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The information is in FAQ format and defines for the most commonly encountered problems a series of steps to isolate the problem.
A. This indicates that there is no other Air-Frame product in the same Cell Group and in range of this Air-Frame. Verify the following:
The Power LED is ON (if not see the FAQ on this topic).
The antenna cable is securely and correctly connected to your Air-Frame (make sure it is threaded correctly).
The antenna has sufficient power to connect to the remote antenna.
The power loss in the cable connecting the antenna to the Air-frame is not excessive.
You are using the correct (low-loss) cable type to connect the antenna to the Air-Frame.
If the antenna is directional confirm that it is pointed in the right direction and that good line of sight is available.
Confirm that the radio is fully functional by powering on another Air-Frame beside the suspect unit. If the RSSI unit fails to go ON the Air-Frame may be faulty.
For further information and help on configuring antennas, cables and cell design go here.
This is normal and indicates that data is being sent and received by the radio interface. If you are not receiving data see the section on ‘Verifying Network Connections’.
This may indicate that no data is being sent or received by the network. Use the ping command defined in the section ‘Verifying Network Connections’ and if this fails read the ping FAQ.
A. This indicates there is no power available to the Air-Frame. Verify the following:
The transformer is connected to a power socket.
The transformer is the correct voltage for local conditions (all transformers will work on voltage from 90 to 250V.
The other end is securely connected to the Air-Frame power connector (see Figure-1 (1)). Remove and firmly replace this connector.
There is power available at the wall socket (plug in any equipment that is known to work in the same power socket and confirm that power is available (i.e. the circuit may have fused). If another piece of equipment works in the same power socket then you may have either a faulty transformer or a faulty Air-Frame unit. Contact your local support (see Customer Service section.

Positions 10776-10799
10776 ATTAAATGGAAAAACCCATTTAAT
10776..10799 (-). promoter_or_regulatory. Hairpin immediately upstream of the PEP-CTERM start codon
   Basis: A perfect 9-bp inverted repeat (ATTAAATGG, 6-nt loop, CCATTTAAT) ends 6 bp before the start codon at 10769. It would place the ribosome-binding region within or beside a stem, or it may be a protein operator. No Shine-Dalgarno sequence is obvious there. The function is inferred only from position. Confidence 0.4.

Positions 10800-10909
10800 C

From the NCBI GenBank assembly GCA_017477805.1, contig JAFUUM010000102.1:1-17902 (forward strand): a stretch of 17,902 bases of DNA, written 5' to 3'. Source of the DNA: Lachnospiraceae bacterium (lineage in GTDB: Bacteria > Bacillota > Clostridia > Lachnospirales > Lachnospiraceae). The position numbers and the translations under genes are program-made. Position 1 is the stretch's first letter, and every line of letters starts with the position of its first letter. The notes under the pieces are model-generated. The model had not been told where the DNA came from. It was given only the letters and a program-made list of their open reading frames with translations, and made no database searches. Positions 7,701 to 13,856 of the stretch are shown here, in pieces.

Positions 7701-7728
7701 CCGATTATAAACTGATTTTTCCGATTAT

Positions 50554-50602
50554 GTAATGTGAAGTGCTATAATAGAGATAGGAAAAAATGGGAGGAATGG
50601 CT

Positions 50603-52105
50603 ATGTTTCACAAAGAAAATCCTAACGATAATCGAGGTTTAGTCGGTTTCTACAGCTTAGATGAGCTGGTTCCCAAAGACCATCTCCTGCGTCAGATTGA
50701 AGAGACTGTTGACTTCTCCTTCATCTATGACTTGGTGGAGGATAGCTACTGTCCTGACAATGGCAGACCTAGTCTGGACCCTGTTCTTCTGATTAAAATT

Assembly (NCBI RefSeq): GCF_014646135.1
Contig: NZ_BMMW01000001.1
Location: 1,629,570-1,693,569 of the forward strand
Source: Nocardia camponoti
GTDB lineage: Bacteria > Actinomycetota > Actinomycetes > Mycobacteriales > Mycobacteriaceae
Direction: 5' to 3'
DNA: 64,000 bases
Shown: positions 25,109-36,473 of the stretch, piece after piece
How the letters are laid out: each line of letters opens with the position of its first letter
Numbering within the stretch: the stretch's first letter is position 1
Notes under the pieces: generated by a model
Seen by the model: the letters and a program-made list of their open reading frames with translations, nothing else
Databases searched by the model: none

A. This indicates there is not a good LAN connection between the Air-Frame and your local network. Verify the following:
The Air-Frame Power LED is ON.
Ensure the LAN cable is securely connected to the Air-Frame. Remove and firmly replace the connector (Figure-1 (2)), when the connection is made you should hear an audible click.
Ensure the LAN cable is securely connected to the Hub (or Switch). Remove and firmly replace the connector, when the connection is made you should hear an audible click.
Move the cable at the Hub (or switch) end to another port or if connected to a PC try using a PC that is known to work.
Ensure that you are using a ‘straight’ (uncrossed) cable if the connection is from the Air-Frame to a Hub (or Switch) OR a crossed cable if connection from the Air-Frame directly to a PC (go here for cable pin-outs).
Ensure that the LAN cable is less than 100 meters in length, has no severe kinks, is not damaged and is Category 5 or 5e (Category 3 or ‘silver satin’ cable will NOT provide reliable results).
Use the cable that is currently connecting the Air-Frame to the Hub (or switch) to connect to another device e.g. a PC to the same Hub port. If the Link LED is ON the cable is correct. If the Link LED remains OFF the cable is faulty and should be replaced. Note: In the case of 100M bit/s LANs an equivalent connection should be used for this test. If the Air-frame is operate at 100M then the device which is used for this test MUST be a 100M bit/s connection. A Cable that works at 10M bit/s may NOT work at 100M bit/s.
If all the above fails you may have a faulty Air-Frame unit. See the Customer Service section.